Opinion: The fault of ending the mask mandate

Olivia+Davenport

Olivia Davenport

Olivia Davenport, Staff Writer

There are many contrasting opinions after Texas Governor Greg Abbott recently lifted the statewide mask mandate. While it would be fantastic for everything to go back to the way it was prior to COVID-19, it is not practical just yet. The end of the mask mandate was reckless and was put into action prematurely.

According to the CDC, there have been 504,803 COVID-19 related deaths as of March 10. While the flu has taken more lives than coronavirus, it has been around much longer than COVID. Many also tend to argue that lots of people have pre-existing conditions that are the ‘real cause’ of death, but the contraction of coronavirus worsens the situation, possibly taking years of a life to be lived with a preexisting condition.

The rollout of COVID-19 vaccines has been a huge success in our country, with Pfizer-BioNTech at a 95 percent success rate, Moderna at a 94 percent success rate and Jansen at a 66 percent success rate, according to TIME. A success rate, as defined by Medical News Today, is the percent of reduction in new cases of the virus in a vaccine group compared to a placebo group. While I fully support mass vaccination in the country, masks still must be worn. According to the New York Times, only 8.3 percent of Texans have received any form of vaccine, as of March 9. A greater amount of the population needs to receive the vaccine, so we can further prevent the spread of coronavirus.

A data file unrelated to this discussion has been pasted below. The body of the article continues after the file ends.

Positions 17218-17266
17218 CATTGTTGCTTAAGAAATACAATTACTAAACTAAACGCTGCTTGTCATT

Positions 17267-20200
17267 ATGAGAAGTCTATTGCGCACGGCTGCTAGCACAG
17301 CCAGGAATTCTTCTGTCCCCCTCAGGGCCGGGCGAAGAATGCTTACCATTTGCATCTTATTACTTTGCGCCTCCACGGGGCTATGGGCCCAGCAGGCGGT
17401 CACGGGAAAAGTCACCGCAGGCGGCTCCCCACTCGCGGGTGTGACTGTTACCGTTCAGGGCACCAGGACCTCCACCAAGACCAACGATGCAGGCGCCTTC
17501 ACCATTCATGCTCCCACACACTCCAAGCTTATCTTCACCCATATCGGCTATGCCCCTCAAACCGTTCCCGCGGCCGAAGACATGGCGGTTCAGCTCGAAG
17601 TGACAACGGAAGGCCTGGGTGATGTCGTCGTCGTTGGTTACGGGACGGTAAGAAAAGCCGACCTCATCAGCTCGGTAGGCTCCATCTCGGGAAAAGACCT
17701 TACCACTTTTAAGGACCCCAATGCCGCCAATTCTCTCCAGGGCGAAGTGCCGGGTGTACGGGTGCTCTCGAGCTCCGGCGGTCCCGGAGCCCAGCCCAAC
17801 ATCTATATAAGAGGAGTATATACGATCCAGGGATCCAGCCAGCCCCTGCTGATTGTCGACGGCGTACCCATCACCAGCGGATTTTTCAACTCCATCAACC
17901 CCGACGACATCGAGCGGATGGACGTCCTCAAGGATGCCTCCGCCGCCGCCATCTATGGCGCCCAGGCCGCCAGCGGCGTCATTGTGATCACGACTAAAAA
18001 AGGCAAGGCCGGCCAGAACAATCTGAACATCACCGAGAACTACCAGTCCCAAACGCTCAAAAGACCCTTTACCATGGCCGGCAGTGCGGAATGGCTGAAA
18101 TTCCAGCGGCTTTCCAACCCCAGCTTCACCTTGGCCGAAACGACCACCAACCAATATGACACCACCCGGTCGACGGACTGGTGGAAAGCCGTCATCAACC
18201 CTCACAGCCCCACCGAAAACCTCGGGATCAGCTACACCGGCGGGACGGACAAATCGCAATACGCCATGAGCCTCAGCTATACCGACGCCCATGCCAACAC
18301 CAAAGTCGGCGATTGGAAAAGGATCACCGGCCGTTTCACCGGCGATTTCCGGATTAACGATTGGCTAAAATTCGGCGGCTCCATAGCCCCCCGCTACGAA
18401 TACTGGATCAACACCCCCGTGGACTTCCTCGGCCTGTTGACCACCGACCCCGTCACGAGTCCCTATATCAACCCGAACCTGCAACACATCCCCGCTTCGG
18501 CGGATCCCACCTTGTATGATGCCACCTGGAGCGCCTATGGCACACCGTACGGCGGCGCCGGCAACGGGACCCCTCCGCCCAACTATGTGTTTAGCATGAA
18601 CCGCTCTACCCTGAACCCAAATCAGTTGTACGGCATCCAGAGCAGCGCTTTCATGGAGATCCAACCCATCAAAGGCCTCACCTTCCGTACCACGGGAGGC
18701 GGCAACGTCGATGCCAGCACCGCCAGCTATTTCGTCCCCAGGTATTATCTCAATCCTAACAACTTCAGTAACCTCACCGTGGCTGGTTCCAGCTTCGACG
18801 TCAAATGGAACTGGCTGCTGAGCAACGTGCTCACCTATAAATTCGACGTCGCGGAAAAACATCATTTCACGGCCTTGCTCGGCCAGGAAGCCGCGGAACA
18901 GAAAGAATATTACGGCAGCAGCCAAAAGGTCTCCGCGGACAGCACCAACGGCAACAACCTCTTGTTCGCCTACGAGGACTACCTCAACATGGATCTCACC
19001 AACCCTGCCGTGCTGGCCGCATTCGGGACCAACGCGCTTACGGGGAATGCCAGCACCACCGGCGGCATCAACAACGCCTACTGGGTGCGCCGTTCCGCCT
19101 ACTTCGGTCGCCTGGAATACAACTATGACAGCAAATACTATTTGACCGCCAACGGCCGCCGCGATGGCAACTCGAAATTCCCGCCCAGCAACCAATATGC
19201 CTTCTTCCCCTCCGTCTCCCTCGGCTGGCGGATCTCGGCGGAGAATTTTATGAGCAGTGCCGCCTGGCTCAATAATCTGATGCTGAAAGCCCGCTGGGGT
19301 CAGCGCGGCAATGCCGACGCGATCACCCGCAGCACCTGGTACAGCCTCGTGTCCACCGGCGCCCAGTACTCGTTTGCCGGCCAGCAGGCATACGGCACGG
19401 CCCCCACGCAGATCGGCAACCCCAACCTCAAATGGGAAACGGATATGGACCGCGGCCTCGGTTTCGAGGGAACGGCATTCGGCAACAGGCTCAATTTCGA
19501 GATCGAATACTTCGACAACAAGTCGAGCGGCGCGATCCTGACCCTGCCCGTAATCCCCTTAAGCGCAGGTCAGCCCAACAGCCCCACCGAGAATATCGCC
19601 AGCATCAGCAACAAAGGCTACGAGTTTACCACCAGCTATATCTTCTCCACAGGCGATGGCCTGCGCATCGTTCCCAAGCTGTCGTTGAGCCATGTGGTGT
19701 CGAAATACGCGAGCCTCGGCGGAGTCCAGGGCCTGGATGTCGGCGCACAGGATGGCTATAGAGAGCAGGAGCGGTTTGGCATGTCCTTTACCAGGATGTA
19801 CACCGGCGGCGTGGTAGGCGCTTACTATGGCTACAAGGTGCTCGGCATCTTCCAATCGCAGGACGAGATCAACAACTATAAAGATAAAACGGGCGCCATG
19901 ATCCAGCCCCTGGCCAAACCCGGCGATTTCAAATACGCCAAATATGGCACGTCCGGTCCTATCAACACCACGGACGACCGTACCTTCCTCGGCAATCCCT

Herd immunity, as defined by the Association for Professionals in Infection Control and Epidemiology (APIC), occurs when a high percentage of the community is immune to a disease, making the spread of this disease from person to person unlikely. To reach herd immunity, a certain  percentage of the population must be vaccinated. For example, the  percentage of the population vaccinated to reach herd immunity against measles is 95 percent and for polio it is 80 percent. While there is not a definite amount, we can assume it is a high number, much higher than the current quantity.

Of course, those who want to continue to wear masks can still do so, it is not nearly as effective as if every party present in an area wears a mask. For example, if two people are standing three feet apart and both sneeze, the other person’s germs will get on each of them. If one person wears a mask and the other doesn’t, the person without the mask will be almost 100 percent safe from the other person’s sneeze, as it will be contained with the mask. The one wearing the mask, however, will still get the other person’s germs on them, almost fully. If both parties wear a mask, both sneezes will be contained, keeping each other safe.

Please remember that businesses can still refuse service if you refuse to wear a mask. Respect the wishes of the employees and managers of businesses. Make the conscious decision to keep others safe.